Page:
Endoscopic Therapy a Good Option in Early Esophageal Cancer

Megan Brooks

November 21, 2013

Endoscopic therapy is a good option for early esophageal adenocarcinoma, with overall survival and cancer-specific survival on par with surgery, results from a large population-based study confirm.

"There is growing evidence from single expert centers that endoscopic therapy is effective for early esophageal cancer," lead author Michael B. Wallace, MD, a gastroenterologist at Mayo Clinic Florida in Jacksonville, told Medscape Medical News.

"These new data provide evidence that this benefit is being realized at a national level using a national representative sample. They also demonstrate that endoscopic therapy is increasingly being used, although it remains much less common than surgery," Dr. Wallace said.

The study was published in the November issue of Clinical Gastroenterology and Hepatology.

"Now Part of Our Armamentarium"

"Endoscopic therapy for very early, very superficial esophageal cancer is now part of our armamentarium," said Amit Bhargava, MD, esophageal cancer expert and thoracic surgeon at Montefiore Medical Center, and assistant professor in the Department of Cardiovascular and Thoracic Surgery at Albert Einstein College of Medicine Bronx, New York. He was asked by Medscape Medical News to comment, and was not involved in the study.

"This paper provides greater numbers to look at and really confirms what has already been shown," added Dr. Bhargava.

Dr. Wallace and colleagues identified 1618 patients with Tis (high-grade dysplasia), T1a (invades lamina propria or muscularis mucosae), or T1b (invades submucosa) esophageal cancer treated from 1998 to 2009 in the National Cancer Institute Surveillance, Epidemiology and End Results (SEER) database.

The researchers found that 306 patients (19%) were treated with endoscopic therapy and 1312 (81%) were treated with surgery. The use of endoscopic therapy increased progressively, from 3% in 1998 to 29% in 2009, they report.

Endoscopic therapy was more common in people older than 65 years, in people diagnosed more recently (from 2006 to 2009 vs 1998 to 2001), and in the absence of submucosal invasion.

In unadjusted analysis, patients treated with surgery had better overall survival at 5 years than those treated with endoscopic therapy (70% vs 58%; P = .003), although 5-year cancer-specific survival was similar in the 2 groups (82% vs 78%; P = .26).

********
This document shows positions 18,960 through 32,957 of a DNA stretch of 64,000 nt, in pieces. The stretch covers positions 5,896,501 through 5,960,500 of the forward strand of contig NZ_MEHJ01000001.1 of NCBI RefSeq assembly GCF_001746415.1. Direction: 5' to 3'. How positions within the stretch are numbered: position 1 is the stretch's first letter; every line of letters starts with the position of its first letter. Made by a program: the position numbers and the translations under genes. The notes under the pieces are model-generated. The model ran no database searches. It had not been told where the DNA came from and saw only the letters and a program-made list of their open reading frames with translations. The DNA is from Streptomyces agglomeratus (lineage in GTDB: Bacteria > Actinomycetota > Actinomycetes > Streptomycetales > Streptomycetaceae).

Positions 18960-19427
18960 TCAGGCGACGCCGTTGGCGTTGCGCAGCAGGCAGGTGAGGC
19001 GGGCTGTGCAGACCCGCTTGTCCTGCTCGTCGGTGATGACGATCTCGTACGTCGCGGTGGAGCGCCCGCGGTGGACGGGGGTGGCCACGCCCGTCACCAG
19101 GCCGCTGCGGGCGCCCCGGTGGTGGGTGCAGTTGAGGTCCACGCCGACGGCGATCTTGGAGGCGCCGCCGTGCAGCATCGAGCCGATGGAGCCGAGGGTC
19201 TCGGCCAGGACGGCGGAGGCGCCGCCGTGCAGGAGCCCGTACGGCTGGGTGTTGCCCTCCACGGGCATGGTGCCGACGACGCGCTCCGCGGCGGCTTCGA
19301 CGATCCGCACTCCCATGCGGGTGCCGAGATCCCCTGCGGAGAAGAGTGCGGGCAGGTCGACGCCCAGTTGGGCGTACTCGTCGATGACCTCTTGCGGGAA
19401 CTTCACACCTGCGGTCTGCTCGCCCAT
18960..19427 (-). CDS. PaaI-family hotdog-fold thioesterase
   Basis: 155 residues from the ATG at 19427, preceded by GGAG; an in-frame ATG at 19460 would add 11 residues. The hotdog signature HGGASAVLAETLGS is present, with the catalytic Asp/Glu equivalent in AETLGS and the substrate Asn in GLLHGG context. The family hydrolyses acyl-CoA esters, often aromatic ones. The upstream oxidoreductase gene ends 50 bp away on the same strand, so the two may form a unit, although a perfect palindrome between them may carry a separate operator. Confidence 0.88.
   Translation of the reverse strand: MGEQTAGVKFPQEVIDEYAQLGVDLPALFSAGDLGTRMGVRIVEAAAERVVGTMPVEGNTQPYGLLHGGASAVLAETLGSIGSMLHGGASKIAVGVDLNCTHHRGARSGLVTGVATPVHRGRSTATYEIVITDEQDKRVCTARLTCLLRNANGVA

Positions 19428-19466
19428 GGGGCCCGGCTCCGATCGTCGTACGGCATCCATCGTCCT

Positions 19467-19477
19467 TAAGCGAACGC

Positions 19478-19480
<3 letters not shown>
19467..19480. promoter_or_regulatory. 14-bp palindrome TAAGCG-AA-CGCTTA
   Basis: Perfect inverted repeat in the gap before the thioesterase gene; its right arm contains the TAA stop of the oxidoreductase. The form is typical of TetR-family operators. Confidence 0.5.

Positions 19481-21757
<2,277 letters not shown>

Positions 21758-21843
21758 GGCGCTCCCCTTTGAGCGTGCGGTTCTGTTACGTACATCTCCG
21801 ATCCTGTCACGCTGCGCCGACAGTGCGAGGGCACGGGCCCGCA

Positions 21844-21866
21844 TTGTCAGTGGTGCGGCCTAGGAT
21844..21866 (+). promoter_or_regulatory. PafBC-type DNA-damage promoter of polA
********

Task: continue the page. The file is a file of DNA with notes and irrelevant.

However, after adjustment for patient and tumor factors, overall survival times were similar in patients treated with endoscopic therapy and those treated with surgery (hazard ratio [HR], 1.21; 95% confidence interval [CI], 0.92 - 1.58), as were esophageal-cancer-specific survival times (HR, 0.74; 95% CI, 0.49 - 1.11).

"This finding was also true for the subgroups of tumor stage Tis/T1a and T1b after adjusted multivariable regression analyses," the researchers note.

"Patients with high-grade dysplasia and early (T1a) esophageal adenocarcinoma are the best suited for endoscopic therapy," Dr. Wallace told Medscape Medical News. "A subset of those with T1b (invasion into submucosa) may also respond well to endoscopic therapy if they are at a low risk of lymph node metastases."

"The most important thing is careful staging of the patients," Dr. Bhargava explained. "What we don't know from this study is whether some of the patients with T1b cancers — which really are appropriately treated with surgery because of a high incidence of nodal disease — did go on to surgery. It's possible the reason there is equivalent survival in that group is because those patients did get surgery or some other adjuvant therapy (chemotherapy and radiation), which would probably be appropriate for T1b patients who didn't get surgery."

Dr. Wallace said he and his colleagues are "exploring methods to provide esophagus-preserving endoscopic therapy even for those with more advanced tumors. However, this is not yet the standard of care."

Dr. Bhargava added that "appropriate patients with very early superficial esophageal cancer should be offered endoscopic therapy. Esophagectomy is a huge surgery; whether we do it using minimally invasive technique, which I do, or an open procedure, it's still a big deal to undergo and recover from."

The study was supported by the National Center for Advancing Translational Sciences, part of the National Institutes of Health. The authors and Dr. Bhargava have disclosed no relevant financial relationships..

Clin Gastroenterol Hepatol. 2013;11:1424-1429. Abstract

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